RFE: use patchwork to submit a patch

Toke Høiland-Jørgensen toke at redhat.com
Mon Oct 14 21:42:36 AEDT 2019

Daniel Axtens <dja at axtens.net> writes:

>> It does bring up that any new workflow has to have security protocol
>> and threat model as part of its design.
> This is actually something that worries me about the patchwork
> workflow. Maintainers seem to trust the patchwork version of a patch
> without much (or any) verification that it matches what was sent to the
> list.
> Say Alice emails a patch that says something like:
>  if ((permissions == allowed) && other_stuff) {
>     do_things();
>  }
>  do_more_stuff(permissions);
> List members read that email, and many review it in the email client.
> However, say that the version in Patchwork actually reads like this:
>  if ((permission = allowed) && other_stuff) {
>     do_things();
>  }
>  do_more_stuff(permissions);
> (You could get this with a malicious/compromised patchwork admin, or a
> sufficiently advanced network adversary - patchwork takes the first mail
> for a given message-id + project and later ones are discarded, so
> there's a race you can win.)
> If the maintainer or someone else happens to apply the patch from
> patchwork and then review it, or if tests happen to catch the relevant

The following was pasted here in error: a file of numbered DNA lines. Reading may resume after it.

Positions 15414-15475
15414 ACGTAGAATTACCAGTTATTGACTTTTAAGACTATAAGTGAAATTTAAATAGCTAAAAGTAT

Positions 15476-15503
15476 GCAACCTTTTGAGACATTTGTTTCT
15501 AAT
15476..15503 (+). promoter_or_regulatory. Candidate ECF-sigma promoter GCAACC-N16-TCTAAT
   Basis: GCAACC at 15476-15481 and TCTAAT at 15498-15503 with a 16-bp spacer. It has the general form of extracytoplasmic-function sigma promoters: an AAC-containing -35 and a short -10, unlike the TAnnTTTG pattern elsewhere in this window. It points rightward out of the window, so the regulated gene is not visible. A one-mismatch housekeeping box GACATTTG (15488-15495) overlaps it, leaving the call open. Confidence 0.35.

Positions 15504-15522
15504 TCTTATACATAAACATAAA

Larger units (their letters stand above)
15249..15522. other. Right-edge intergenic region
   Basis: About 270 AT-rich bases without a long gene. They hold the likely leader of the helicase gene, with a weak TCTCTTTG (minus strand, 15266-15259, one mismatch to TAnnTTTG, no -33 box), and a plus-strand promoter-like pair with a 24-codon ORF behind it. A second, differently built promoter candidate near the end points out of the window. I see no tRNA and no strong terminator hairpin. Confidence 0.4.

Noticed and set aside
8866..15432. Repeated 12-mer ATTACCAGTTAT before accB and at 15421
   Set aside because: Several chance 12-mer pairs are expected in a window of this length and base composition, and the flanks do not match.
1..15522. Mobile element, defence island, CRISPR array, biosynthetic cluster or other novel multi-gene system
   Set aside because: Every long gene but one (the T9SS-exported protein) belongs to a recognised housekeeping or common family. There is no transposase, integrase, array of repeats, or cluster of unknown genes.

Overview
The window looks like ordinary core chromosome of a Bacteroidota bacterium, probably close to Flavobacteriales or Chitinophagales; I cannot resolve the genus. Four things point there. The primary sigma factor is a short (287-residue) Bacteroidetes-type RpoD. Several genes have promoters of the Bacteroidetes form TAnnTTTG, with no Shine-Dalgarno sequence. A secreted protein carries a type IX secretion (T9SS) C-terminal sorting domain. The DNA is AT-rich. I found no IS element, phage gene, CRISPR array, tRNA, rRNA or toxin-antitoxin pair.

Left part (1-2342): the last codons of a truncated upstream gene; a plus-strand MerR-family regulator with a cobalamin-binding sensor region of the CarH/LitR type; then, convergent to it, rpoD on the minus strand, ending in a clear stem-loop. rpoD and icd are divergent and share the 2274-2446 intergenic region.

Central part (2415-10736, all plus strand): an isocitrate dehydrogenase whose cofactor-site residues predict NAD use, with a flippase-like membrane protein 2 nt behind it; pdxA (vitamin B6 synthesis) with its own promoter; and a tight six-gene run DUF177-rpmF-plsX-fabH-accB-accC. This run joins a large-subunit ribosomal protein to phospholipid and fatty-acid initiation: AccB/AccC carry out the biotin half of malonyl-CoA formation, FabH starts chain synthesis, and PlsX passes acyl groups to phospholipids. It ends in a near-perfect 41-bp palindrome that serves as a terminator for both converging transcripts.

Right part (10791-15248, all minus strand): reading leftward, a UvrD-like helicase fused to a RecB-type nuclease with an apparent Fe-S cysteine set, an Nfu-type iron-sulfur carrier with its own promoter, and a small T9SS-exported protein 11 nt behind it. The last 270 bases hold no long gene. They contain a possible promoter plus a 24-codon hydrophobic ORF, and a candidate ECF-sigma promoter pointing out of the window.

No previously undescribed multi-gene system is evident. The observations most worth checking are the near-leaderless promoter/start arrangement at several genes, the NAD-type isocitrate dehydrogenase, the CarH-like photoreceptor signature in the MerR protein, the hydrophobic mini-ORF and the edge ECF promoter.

> case, we'll catch this. Otherwise...
> It's not the easiest or lowest risk way to get malicious code into the
> kernel, but nonetheless, I worry about it.
> I can't think of a sensible way to fix this, unless we want to move to a
> world where patch submissions are GPG signed, and teach patchwork to
> verify sigs.

It should be detectable, though, right?

Say you have two independently administered patchwork instances (or even
better, two different software packages entirely) that both subscribe to
the mailing lists, and compare patch content with each other. They
should at least be able to detect mismatches. Especially if you add a
sanity check before discarding duplicate message-ids.

This way you'd need to compromise multiple machines to achieve the kind
of compromise you're worried about. And you can add more independent
machines until you're satisfied that the risk is low enough :)


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